The Real Five Points of Calvinism
A Truer Description of the Faith
Calvinism is still here. And here to stay, apparently. Calvinism has been growing at a pretty astonishing rate. According to one New York Times article, which included an obligatory quote by Roger Olson, thirty percent of Southern Baptist churches consider themselves Calvinist and sixty percent are sort of Calvinistic (in that they reject Arminianism, Calvinism’s supposed opposite). Many of the most influential Christian popular theologians today—Matt Chandler, John Piper, Mark Dever, Tim Keller, and the now defamed Mark Driscoll—are avowed, outspoken Calvinists. Calvinism is now the young, hip, bearded, pipe-smoking, IPA drinking face of millennial Christianity.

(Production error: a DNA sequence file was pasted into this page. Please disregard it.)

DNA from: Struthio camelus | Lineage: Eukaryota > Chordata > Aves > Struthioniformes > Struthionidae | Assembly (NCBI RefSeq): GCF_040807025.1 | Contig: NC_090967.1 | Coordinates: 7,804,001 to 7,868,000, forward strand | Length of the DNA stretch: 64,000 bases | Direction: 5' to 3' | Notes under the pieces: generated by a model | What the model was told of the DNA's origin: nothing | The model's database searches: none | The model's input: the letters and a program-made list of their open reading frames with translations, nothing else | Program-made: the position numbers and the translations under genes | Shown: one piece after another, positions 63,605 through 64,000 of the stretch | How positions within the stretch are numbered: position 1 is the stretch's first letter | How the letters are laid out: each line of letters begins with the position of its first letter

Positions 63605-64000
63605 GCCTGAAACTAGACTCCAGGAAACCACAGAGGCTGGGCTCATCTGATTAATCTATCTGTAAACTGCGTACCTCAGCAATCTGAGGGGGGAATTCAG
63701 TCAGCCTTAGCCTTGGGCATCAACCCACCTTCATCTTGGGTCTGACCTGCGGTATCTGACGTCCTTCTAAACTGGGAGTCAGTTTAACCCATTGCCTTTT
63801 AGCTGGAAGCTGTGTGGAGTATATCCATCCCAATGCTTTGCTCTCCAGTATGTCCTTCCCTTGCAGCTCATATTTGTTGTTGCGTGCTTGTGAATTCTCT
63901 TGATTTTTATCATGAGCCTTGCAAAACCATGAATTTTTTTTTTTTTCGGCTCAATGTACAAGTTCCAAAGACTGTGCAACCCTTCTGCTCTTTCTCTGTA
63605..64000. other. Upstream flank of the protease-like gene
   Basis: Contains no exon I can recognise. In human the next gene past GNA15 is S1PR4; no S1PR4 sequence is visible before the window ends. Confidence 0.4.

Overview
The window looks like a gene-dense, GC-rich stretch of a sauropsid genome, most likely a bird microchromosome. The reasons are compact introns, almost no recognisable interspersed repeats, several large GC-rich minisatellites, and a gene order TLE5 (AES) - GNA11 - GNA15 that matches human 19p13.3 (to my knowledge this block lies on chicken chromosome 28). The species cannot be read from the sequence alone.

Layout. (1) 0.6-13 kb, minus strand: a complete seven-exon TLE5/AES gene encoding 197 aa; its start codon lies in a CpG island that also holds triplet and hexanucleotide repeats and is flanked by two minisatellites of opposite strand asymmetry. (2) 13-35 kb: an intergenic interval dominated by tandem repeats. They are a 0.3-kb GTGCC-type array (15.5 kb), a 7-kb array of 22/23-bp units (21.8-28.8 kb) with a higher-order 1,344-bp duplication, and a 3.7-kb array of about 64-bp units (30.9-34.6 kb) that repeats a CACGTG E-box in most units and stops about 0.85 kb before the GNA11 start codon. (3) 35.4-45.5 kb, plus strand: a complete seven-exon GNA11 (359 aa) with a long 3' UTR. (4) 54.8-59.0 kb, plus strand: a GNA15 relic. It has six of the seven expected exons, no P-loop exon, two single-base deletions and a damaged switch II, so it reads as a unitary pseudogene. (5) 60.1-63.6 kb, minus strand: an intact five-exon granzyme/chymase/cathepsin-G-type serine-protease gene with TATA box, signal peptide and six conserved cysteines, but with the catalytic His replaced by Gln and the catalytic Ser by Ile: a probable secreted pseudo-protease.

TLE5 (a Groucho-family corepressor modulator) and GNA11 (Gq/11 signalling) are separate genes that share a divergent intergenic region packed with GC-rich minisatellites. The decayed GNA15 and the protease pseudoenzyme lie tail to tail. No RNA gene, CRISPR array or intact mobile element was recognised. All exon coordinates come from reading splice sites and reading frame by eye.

Calvinism is not just a social phenomenon, though, as if it rises and falls with folk music and American Spirit cigarettes. Calvinism in America today is a theological system with an easily described core, compressed into an acronym: TULIP. Named for the iconic flower from the heartland of modern Calvinism, the Netherlands, TULIP is an attempt to capture the essential doctrines of Calvinism, what makes Calvinism different than every other expression of Western Protestant Christianity. TULIP stands for: